The day before that, Roger Craig, the team's version of a big pitcher, had gone over to Stengel and volunteered for relief pitching in the doubleheader if he were needed. Stengel nodded. It was nice of Craig to say he would work between starts. And the next day the Mets certainly did need Craig. Going into the ninth inning with a 3-3 tie against the Reds, Stengel called on Roger to save the day. Roger took his eight warmup pitches. Then he threw two regular pitches to Marty Keough of the Reds. Keough hit the second one eight miles, and the Reds won 4-3.

Two days later in the first inning of a game in Milwaukee, the Braves had runners on first and second. Henry Aaron hit the ball hard, but Chacon at shortstop made a fine backhanded stop. As Chacon regained his balance, he saw Roy McMillan of the Braves running for third. Chacon yelled to Felix Mantilla, the Mets' third baseman. He was going to get McMillan at third on a sensational play. Mantilla backed up for the throw. Then he backed up some more. By the time Chacon threw, Mantilla had backed up three yards past the base, and when he caught the throw all he could do was listen to the crowd laugh. McMillan had his foot on third.

The Mets fought back, however, and had the game tied 4-4 in the 12th. Casey called on a new pitcher to face the Braves in this inning. He was R.G. Miller, making his first appearance as a Met. At the start of the season, R.G. was managing a car dealership and had no intention of playing baseball. Then Wid Matthews, the Mets' scout, came around to talk to him. Miller, Matthews had found, needed only 18 days in the majors to qualify as a five-year man under the baseball players' pension. R.G. had spent a couple of years with Detroit before deciding to quit.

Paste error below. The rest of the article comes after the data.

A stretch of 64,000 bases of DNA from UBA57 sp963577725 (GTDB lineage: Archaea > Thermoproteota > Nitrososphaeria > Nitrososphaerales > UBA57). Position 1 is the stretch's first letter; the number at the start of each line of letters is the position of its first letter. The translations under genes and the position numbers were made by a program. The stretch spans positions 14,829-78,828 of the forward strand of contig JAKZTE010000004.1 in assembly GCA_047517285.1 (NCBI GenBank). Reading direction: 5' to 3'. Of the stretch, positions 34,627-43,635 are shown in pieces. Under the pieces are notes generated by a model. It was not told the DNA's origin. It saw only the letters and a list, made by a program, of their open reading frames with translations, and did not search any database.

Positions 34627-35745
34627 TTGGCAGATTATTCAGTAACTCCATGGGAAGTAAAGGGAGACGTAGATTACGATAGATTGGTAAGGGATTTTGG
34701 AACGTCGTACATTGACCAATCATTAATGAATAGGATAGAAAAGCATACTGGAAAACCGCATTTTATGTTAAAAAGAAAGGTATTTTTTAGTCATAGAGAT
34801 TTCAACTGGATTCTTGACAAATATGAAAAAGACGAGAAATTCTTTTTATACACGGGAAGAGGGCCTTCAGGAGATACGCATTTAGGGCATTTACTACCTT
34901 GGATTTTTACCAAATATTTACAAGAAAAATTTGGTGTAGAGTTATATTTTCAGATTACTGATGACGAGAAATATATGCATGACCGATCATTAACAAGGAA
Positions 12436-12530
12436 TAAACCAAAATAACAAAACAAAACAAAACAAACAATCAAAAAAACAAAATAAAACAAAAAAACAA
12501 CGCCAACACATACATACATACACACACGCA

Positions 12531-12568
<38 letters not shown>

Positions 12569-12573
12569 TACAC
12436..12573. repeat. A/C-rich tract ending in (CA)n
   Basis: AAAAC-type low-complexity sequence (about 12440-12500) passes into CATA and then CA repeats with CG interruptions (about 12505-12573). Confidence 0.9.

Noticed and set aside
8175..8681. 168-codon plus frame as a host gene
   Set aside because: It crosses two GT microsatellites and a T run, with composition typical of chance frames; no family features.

"Go to Syracuse for us," Matthews said, "and if you show anything at all we'll bring you up. Then you can put in your 18 days. When you reach 50, you'll get about $125 every month until they put you in a box."

Miller went out front and spoke to the boss at his regular job. The job would be waiting for him after the season, Miller was told. So Miller went to Syracuse. He pitched well enough to be brought up. Now he came out of the Mets' bullpen to take on the Milwaukee Braves.

Miller loosened up easily, scuffed the dirt, looked down, got the sign and glared at Del Crandall, the Milwaukee batter. Then Miller threw a slider, and Crandall hit a home run. Miller, with his first pitch of the year, had lost a game.

"He makes the club," everybody on the Mets was saying.

Throneberry, the fast-running first baseman, has had his share of travail this year, too. In fact, anytime you meet some old-timer who tries to bore you with colorful stories, you can shut him up quickly with two Marv Throneberry stories for every one he has about players like Babe Herman or Dizzy Dean.